EAR MITES LOVE CATS (DOGS, TOO)
These tiny parasites are common in cats, and causes otodectic mange, more commonly known as ear mite infestation. Ear mites (Otodectes cynotis) are a kind of arthropod that are actually related to and look something like spiders. The first four legs of all stages bear unjointed short stalks and suckers, and adult males also have suckers on the rear legs. Ewwww!
I’m sharing this information from my EAR MITES entry from Cat Facts, The Series 5 (E): The Pet Parent’s A-to-Z Home Care Encyclopedia which includes these topics:
Ear Mites, Ears, Eating, Eclampsia (Milk Fever), Electrical Shock, Elizabethan Collar, Endoscope, Enteritis, Eosinophilic Granuloma Complex, Epilepsy, Euthanasia, and Eyes
I’ve broken the massive book into discounted catnip-size alpha-chapter sections. Folks can choose which ones they most need. Each chapter will release every other week. Of course, you can still get the entire CAT FACTS book either in Kindle or 540+ pages of print.
EAR MITE LIFE CYCLE
The mites live on the surface of the skin of the ear and ear canal. Adult females lay eggs with cement that sticks them in place. After incubating four days, eggs hatch into six-legged larvae. Larvae feed for three to ten days, consuming the debris of the ear canal, and piercing the skin to suck lymph. Each larva hatches into an eight-legged protonymph, which then molts into a deutonymph. The deutonymph becomes attached to an adult male end to end by the suckers on their rear legs. If a female adult emerges from the deutonymph, fertilization occurs and the female becomes egg bearing. The life cycle lasts three weeks.
CONSEQUENCES OF EAR MITES
Ear mites are the most common cause of ear inflammation. Symptoms of ear mite infestation include brown, waxy debris in the ear canal, and/or crust formation. The crawling mites inside the ear canal produce intense itching and discomfort. Infested cats will shake their heads, dig at their ears, and show a variety of restless behavior.
Excessive head shaking or scratching at the ears caused by ear mites can result in secondary trauma to the pinna, the external portion of your cat’s ear. This can cause a kind of blood blister called a hematoma.
DIAGNOSING EAR MITES
Ear mites are extremely contagious, and outdoor cats are most commonly affected. These parasites aren’t selective; they infest many species, including cats, dogs, rabbits, ferrets and other pets. Kittens often acquire ear mites from their mother.
If one pet is diagnosed with ear mites, all the animals in a multi-pet household must be treated to prevent reinfestation. When left untreated, ear mites can cause severe problems of the middle and inner ear, which may affect the cat’s hearing and balance.
Diagnosis is made by actually seeing the mite. The parasite is tiny, white, and nearly impossible to see with the naked eye. Generally, the veterinarian will make a slide of a sample of the ear debris, and examine it under the microscope to identify the parasite.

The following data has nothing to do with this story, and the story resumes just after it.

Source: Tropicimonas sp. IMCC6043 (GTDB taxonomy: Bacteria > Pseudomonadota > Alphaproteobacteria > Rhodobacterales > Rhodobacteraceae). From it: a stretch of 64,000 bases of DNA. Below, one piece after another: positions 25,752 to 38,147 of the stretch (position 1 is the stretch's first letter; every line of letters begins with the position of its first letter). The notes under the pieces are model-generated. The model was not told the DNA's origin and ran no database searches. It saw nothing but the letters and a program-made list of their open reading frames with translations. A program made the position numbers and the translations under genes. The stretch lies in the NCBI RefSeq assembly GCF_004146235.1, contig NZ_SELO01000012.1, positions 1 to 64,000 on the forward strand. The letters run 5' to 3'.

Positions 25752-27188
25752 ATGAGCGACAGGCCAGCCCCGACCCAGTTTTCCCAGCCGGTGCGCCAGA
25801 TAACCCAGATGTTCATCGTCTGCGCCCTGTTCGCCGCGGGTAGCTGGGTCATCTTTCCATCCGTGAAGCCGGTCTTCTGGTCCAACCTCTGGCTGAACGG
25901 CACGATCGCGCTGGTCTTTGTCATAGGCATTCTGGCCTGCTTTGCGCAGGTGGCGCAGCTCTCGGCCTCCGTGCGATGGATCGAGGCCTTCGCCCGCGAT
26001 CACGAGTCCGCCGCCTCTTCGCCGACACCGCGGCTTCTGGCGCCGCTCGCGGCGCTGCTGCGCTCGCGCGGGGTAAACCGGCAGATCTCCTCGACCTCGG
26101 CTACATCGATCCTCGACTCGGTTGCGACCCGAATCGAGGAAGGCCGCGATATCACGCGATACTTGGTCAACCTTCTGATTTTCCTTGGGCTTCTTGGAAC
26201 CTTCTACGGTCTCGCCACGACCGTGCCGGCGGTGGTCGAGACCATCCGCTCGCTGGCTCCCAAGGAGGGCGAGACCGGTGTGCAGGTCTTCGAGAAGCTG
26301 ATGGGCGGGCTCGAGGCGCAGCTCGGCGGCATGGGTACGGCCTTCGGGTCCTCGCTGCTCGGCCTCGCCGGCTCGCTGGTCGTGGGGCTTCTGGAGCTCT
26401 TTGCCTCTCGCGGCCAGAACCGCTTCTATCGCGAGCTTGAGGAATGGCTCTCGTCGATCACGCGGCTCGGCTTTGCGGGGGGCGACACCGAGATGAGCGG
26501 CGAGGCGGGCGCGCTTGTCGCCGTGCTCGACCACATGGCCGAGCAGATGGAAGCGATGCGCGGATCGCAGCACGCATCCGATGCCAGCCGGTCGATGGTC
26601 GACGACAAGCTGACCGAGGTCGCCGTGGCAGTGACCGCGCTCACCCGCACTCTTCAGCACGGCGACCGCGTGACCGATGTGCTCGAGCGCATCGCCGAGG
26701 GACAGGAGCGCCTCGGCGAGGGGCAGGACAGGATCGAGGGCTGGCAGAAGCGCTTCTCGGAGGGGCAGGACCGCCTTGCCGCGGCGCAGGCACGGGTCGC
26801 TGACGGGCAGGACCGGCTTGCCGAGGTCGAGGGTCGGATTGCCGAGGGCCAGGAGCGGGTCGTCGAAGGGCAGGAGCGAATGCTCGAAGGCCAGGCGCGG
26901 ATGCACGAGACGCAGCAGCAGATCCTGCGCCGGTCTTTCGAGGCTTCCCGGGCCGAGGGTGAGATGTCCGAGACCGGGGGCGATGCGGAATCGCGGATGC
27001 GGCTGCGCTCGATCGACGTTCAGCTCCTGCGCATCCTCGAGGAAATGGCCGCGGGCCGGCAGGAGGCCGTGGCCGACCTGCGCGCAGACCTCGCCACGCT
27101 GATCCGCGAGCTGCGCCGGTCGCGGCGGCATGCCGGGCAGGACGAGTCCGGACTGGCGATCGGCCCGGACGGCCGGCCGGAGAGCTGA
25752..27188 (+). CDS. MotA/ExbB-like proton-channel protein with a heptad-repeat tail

HOW TO TREAT CAT EAR MITES
Treatment consists of flushing out the debris, and applying insecticide to kill the mites. Bland oil, like mineral oil squirted into the ear canal followed by gentle massage helps flush out the crumbly material. Because of the three week lifespan of the mites, more than one treatment may be necessary to kill the mites as they hatch.
A number of over the counter ear drop medications are available for treating ear mites in cats. Many of them contain insecticides such as carbaryl or pyrethrins in a mineral oil solution. Sometimes, steroids are necessary to help the inflammation subside, and antibiotic ointment may be indicated to treat bacterial infections.
NATURAL OPTIONS FOR TREATING EAR MITES
Holistic veterinarians may recommend using a green tea rinse, since it’s a natural antiseptic and can gently remove the ear debris caused by the mites. Steep a tablespoon of green tea leaves in a cup of hot water for three or four minutes, strain it, and allow to cool to room temperature. Flush your pet’s ear canal with the tea, using a small dropper.
A natural traditional way to treat ear mites is to suffocate the bugs with oil. Place two or three drops of vegetable oil in the pet’s ears, and massage. The oil also soothes the itch, but you’ll need to treat the ears daily for at least a month to catch all the maturing bugs, and your cat’s oily head may not be to his (or your) liking.
When the cat’s ears are very sore, sedation may be necessary to properly clean his ears. Even when ear drops are effective, some cats object to having their ears cleaned and treated, and unless the entire course of treatment is completed, the problem will recur. In addition, some cats are resistant to certain medications, or are hard for owners to handle and medicate at home.
For these stubborn cases, an injectable medication may be the answer. One or two beneath-the-skin injections of an insecticide called Ivermectin is effective, but not FDA approved for this use. Veterinarians may use the drug “off label” with the informed consent of their clients.
Find out more details about catnip and other “E” topics in Cat Facts, The Series 5 (E): The Pet Parent’s A-to-Z Home Care Encyclopedia
Has your cat ever suffered from ear mites? How did you get rid of them? Please share your experiences! (Oh, and I hope you’ll forward this post to those who need the info…)
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